JOSEPH v. COMMONWEALTH LAND TITLE INSURANCE CO (1998)
District Court of Appeal of Florida,Fifth District.
F. Larry JOSEPH, Appellant, v. COMMONWEALTH LAND TITLE INSURANCE CO., Appellee.
Decided: February 20, 1998
John V. Head, P.A., Orlando, for Appellant. M. Bradley Luczak and Sally R. Murray of Sobering, White & Luczak, P.A., Orlando, for Appellees.
F. Larry Joseph appeals an order entered pursuant to section 448.08, Florida Statutes, awarding attorney's fees to Commonwealth Land Title Insurance Company, Joseph's former employer. We reverse based on our determination that section 448.08, which allows a court to award attorney's fees to the prevailing party in an action for unpaid wages, applies to actions to recover accrued but unpaid wages, and does not apply in an action for breach of an employment contract where the damages are unaccrued wages.
Joseph sued Commonwealth, alleging that Commonwealth breached a contract to employ him for three years by discharging him after three months. He also alleged fraud, misrepresentation, and entitlement to an accounting. This court affirmed the summary judgment in favor of Commonwealth. Joseph v. Commonwealth Land Title Ins. Co., 681 So.2d 1154 (Fla. 5th DCA 1996). Thereafter, the trial court granted Commonwealth's motion for attorney's fees based on section 448.08, and awarded Commonwealth $17,731.58.
Section 448.08 provides:
448.08. Attorney's fees for successful litigants in actions for unpaid wages.
The court may award to the prevailing party in an action for unpaid wages costs of the action and a reasonable attorney's fee.
This section, which is contained in a chapter that sets forth basic rights for workers, such as overtime pay after ten hours,1 does not define the term “unpaid wages,” but, in Werthman v. School Board of Seminole County, 599 So.2d 220 (Fla. 5th DCA 1992), this court held that the statute provides for the payment of attorney's fees in an action involving accrued, but unpaid wages. There, a teacher was suspended without pay after allegations of misconduct arose. After an administrative termination proceeding brought by the school board, it was determined that the charges were not proven. The teacher was reinstated and given the pay withheld during the period of his suspension. This court declined to extend the meaning of the statute's term “action” to administrative proceedings, and held that such proceedings do not involve proceedings to recover “unpaid wages” except in the most tangential sense. Id. at 221. The supreme court approved Werthman in Dade County v. Pena, 664 So.2d 959 (Fla.1995), emphasizing that there must be “an action ‘for back wages ’ ․ to implicate the statutory entitlement.” Id. at 960.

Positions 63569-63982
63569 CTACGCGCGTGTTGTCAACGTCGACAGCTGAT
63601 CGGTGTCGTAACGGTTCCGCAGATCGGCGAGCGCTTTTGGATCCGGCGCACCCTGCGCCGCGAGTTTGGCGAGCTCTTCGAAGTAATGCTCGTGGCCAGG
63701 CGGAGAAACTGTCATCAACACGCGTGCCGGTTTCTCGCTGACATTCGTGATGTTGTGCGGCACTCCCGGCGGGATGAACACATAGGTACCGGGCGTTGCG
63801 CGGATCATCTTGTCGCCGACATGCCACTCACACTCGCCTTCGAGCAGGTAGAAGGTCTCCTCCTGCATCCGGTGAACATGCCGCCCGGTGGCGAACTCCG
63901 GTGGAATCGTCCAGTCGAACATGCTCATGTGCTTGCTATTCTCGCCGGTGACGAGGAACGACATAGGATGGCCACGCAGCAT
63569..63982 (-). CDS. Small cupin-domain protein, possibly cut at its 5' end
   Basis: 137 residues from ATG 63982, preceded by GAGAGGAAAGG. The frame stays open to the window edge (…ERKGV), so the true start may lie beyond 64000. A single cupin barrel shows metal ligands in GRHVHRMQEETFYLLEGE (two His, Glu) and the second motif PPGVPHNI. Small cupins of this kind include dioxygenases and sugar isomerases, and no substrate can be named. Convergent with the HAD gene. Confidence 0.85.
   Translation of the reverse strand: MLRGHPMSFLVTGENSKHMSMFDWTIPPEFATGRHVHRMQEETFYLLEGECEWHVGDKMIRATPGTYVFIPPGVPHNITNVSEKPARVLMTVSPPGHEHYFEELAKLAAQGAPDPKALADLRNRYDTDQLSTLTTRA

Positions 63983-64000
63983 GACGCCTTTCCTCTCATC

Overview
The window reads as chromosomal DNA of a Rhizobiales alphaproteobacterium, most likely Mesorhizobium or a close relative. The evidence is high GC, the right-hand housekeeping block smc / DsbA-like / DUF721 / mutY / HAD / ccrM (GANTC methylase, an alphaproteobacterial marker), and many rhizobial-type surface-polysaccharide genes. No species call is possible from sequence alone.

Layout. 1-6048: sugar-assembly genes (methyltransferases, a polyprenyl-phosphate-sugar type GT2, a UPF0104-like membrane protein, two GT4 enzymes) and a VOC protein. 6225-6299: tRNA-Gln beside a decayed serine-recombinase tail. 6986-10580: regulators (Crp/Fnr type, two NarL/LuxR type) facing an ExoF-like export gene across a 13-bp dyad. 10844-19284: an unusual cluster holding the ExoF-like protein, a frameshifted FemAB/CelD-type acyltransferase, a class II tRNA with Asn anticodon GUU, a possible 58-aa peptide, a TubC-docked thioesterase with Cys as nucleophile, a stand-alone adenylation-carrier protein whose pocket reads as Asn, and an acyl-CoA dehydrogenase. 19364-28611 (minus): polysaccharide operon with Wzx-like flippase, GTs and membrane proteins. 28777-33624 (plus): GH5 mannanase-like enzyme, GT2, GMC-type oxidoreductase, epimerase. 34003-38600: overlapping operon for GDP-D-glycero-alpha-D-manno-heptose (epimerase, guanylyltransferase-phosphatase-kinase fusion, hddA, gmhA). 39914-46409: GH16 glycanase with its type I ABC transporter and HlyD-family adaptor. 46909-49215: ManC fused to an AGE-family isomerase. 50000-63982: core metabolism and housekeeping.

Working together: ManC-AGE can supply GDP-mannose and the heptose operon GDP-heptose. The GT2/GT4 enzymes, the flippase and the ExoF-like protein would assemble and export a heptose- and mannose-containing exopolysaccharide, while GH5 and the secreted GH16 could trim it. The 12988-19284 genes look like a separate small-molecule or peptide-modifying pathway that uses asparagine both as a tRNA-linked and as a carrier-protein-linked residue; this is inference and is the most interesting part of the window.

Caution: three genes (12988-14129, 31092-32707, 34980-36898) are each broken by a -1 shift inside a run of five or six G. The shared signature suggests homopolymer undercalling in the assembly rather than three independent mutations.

We recognize that the instant case is distinguished from Pena and Werthman. The latter arose in the context of administrative proceedings, and the issue underlying the cases was the right to continued employment. In contrast, the instant case, which was not an administrative case, was brought for a determination of money damages rather than a for a determination of the right to continued employment. Nevertheless, we cannot overlook the stress in Werthman that the statute applies to actions involving accrued but unpaid wages, and in Pena that the action be for back wages. In the instant case, because Joseph was suing for money that allegedly would have been due him had his employment not been terminated, that is, for unaccrued wages, we hold that the court erred in applying the statute and reverse the judgment awarding attorney's fees to Commonwealth.
A free source of state and federal court opinions, state laws, and the United States Code. For more information about the legal concepts addressed by these cases and statutes visit FindLaw's Learn About the Law.